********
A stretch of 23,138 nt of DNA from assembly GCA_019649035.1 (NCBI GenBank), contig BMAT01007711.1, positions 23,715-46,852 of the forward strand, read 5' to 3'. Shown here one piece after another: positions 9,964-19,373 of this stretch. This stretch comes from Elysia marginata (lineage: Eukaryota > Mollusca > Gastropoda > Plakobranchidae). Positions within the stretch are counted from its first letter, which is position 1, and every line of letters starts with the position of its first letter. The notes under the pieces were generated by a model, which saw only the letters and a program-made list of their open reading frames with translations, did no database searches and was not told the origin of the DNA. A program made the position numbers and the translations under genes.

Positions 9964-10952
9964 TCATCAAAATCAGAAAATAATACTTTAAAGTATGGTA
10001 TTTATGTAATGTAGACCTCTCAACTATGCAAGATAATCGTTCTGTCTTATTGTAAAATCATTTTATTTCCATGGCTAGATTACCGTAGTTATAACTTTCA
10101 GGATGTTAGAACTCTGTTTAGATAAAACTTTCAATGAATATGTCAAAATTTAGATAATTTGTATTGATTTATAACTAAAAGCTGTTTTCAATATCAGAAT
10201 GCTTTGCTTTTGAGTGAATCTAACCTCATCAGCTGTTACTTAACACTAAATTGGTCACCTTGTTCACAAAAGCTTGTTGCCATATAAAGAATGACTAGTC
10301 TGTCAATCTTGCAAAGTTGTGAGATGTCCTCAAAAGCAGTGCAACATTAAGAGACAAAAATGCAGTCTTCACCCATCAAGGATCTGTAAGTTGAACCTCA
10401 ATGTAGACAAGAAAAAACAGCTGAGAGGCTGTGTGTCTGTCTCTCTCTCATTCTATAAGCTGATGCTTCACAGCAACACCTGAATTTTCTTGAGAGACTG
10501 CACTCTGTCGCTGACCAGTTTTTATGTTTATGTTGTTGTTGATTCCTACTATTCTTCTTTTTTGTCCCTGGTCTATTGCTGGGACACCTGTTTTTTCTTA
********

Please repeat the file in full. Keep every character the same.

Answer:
A stretch of 23,138 nt of DNA from assembly GCA_019649035.1 (NCBI GenBank), contig BMAT01007711.1, positions 23,715-46,852 of the forward strand, read 5' to 3'. Shown here one piece after another: positions 9,964-19,373 of this stretch. This stretch comes from Elysia marginata (lineage: Eukaryota > Mollusca > Gastropoda > Plakobranchidae). Positions within the stretch are counted from its first letter, which is position 1, and every line of letters starts with the position of its first letter. The notes under the pieces were generated by a model, which saw only the letters and a program-made list of their open reading frames with translations, did no database searches and was not told the origin of the DNA. A program made the position numbers and the translations under genes.

Positions 9964-10952
9964 TCATCAAAATCAGAAAATAATACTTTAAAGTATGGTA
10001 TTTATGTAATGTAGACCTCTCAACTATGCAAGATAATCGTTCTGTCTTATTGTAAAATCATTTTATTTCCATGGCTAGATTACCGTAGTTATAACTTTCA
10101 GGATGTTAGAACTCTGTTTAGATAAAACTTTCAATGAATATGTCAAAATTTAGATAATTTGTATTGATTTATAACTAAAAGCTGTTTTCAATATCAGAAT
10201 GCTTTGCTTTTGAGTGAATCTAACCTCATCAGCTGTTACTTAACACTAAATTGGTCACCTTGTTCACAAAAGCTTGTTGCCATATAAAGAATGACTAGTC
10301 TGTCAATCTTGCAAAGTTGTGAGATGTCCTCAAAAGCAGTGCAACATTAAGAGACAAAAATGCAGTCTTCACCCATCAAGGATCTGTAAGTTGAACCTCA
10401 ATGTAGACAAGAAAAAACAGCTGAGAGGCTGTGTGTCTGTCTCTCTCTCATTCTATAAGCTGATGCTTCACAGCAACACCTGAATTTTCTTGAGAGACTG
10501 CACTCTGTCGCTGACCAGTTTTTATGTTTATGTTGTTGTTGATTCCTACTATTCTTCTTTTTTGTCCCTGGTCTATTGCTGGGACACCTGTTTTTTCTTA